The art of glass making was practiced on the island of Murano nearby to Venice from 982, when the first document in which a dominicus fiolarius, or glassmaker appears. By 1224 a flourishing industry existed for it is in that year the first Venetian Glassblowers formed a guild. For centuries it was practiced without any major interruption and survived the many and varied vicissitudes of Venice’s long history. What evidence there exists from the medieval period reveals an industry geared to the production of everyday items such as bottles, glass and bowls, which were already being exported to German speaking countries as well as England and France. From the 15thcentury it would enter an era of artistic expressiveness that would gain momentum with the interest in humanism. As the fame of the glassblowers of Murano spread, so did the desire by other countries in Europe to discover their secrets and rigid regulations and harsh penalties were enacted by Venice in order to punish those who transgressed the laws, forbidding them to leave the island. Despite the threats the artistic and legendary achievements of the glassblowers were not hampered, evidenced by the unparalleled heights of sophistication and elegance they achieve.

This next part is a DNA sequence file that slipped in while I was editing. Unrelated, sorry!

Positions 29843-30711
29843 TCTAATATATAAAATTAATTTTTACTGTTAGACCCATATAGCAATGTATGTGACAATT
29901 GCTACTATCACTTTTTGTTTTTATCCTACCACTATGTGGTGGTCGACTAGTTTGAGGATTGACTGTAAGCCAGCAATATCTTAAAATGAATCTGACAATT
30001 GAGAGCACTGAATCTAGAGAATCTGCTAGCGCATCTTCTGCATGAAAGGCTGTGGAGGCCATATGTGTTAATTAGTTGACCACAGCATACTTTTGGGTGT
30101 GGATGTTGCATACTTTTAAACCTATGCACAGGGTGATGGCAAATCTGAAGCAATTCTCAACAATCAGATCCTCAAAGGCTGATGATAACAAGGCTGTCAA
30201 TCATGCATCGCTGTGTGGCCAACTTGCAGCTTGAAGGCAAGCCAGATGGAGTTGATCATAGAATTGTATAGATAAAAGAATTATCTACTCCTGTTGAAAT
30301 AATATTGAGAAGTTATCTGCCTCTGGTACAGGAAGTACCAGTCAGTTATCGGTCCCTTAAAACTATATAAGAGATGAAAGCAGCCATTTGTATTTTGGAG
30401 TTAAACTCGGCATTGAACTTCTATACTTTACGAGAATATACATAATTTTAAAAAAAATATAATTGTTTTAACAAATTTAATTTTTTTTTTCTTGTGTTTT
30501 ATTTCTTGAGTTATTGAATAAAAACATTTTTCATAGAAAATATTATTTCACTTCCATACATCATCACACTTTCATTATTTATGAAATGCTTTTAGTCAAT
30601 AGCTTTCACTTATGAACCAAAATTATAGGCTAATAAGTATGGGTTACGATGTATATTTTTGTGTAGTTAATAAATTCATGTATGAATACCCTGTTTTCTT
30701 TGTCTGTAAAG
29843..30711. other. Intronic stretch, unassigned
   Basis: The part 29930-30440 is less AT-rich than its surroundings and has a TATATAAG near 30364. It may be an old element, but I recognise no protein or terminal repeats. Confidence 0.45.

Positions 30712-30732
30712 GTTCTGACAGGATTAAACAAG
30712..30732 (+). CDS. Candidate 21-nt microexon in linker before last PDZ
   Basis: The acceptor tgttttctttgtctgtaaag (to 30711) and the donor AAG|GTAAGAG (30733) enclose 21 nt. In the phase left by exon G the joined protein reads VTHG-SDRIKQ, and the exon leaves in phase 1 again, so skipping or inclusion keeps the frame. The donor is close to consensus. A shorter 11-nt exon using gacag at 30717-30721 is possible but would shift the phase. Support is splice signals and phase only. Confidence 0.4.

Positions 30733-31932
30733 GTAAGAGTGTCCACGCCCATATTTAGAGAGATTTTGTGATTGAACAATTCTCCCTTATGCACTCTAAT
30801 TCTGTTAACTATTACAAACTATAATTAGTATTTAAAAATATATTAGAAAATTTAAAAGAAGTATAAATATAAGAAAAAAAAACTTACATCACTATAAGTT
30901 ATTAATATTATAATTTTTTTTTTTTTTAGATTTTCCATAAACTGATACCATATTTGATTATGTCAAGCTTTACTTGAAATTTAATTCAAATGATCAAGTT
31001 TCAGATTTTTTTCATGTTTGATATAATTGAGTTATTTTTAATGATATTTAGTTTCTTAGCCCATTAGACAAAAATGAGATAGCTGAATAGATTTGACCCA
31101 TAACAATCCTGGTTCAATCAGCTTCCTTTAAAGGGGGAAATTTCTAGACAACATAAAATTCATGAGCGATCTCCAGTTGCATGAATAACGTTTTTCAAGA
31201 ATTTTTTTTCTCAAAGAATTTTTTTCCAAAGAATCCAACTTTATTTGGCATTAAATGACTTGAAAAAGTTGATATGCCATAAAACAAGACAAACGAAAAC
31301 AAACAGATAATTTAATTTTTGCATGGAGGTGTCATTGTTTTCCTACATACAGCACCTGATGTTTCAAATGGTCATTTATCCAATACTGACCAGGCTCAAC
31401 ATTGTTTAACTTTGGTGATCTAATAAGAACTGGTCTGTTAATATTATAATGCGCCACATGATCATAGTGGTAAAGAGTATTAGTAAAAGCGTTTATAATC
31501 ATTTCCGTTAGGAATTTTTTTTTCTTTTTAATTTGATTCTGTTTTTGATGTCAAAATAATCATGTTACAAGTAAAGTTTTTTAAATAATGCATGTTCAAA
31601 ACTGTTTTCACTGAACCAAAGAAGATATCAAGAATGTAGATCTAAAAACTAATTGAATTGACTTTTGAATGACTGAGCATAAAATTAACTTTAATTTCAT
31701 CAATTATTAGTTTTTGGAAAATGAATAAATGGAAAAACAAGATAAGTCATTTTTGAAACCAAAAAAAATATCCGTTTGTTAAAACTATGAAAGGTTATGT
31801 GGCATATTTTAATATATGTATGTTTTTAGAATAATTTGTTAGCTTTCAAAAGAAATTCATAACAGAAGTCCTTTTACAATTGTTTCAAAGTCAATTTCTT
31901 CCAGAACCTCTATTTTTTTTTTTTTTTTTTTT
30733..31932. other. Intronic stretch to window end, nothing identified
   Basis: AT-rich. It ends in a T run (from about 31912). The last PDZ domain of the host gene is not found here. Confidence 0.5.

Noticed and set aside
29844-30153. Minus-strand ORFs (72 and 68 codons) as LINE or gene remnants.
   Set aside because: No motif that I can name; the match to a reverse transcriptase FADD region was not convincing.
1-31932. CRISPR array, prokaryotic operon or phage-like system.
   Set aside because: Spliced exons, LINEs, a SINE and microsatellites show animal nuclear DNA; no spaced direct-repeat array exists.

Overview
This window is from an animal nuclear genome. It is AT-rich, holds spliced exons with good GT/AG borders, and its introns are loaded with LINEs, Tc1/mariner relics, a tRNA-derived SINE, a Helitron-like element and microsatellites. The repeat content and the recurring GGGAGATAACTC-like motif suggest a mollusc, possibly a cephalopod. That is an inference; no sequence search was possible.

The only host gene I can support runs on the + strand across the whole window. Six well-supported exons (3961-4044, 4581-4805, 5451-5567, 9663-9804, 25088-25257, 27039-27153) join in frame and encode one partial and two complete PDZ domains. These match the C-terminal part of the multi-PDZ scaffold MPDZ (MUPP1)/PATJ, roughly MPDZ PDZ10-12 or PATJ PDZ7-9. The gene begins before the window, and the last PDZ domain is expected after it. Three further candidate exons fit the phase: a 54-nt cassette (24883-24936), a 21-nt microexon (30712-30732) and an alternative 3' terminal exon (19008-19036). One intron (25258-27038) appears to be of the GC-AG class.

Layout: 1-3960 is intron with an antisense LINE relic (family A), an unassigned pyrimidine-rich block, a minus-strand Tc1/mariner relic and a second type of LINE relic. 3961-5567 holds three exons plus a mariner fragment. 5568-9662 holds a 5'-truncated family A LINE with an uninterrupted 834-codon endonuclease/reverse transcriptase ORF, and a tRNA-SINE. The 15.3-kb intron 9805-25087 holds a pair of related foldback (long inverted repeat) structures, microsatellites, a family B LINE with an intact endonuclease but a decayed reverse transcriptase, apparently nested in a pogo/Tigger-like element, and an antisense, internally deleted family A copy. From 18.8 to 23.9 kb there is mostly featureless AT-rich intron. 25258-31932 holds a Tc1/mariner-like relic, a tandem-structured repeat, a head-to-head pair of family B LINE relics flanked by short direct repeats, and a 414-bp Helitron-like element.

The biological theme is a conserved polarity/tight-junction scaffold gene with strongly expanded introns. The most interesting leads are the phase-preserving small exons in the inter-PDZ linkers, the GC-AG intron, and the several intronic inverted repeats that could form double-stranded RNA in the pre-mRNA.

Carolyn McDowall FRSA has gained considerable experience and business acumen in her professional career. An independent cultural and social historian, Carolyn is an interior designer by trade. She has been involved in the creative sector for over thirty years in Australia; completing interior design projects, creating and producing innovative corporate and not-for profit (social profit) community events. She has over that time continuously conducted independent research , while designing, developing, and producing educational art and design history programs in conjunction with renowned specialist colleagues.
From the 5th to the 15th centuries in Europe monastic orders and Christian mysticism flourished. Italy’s painter and architect Raffaello Sanzio da Urbino (Raphael) (1483-1520), in a work known as the School of Athens (1508-1511) depicted the two worlds of Christianity and paganism facing each other as equals. The ‘pagan…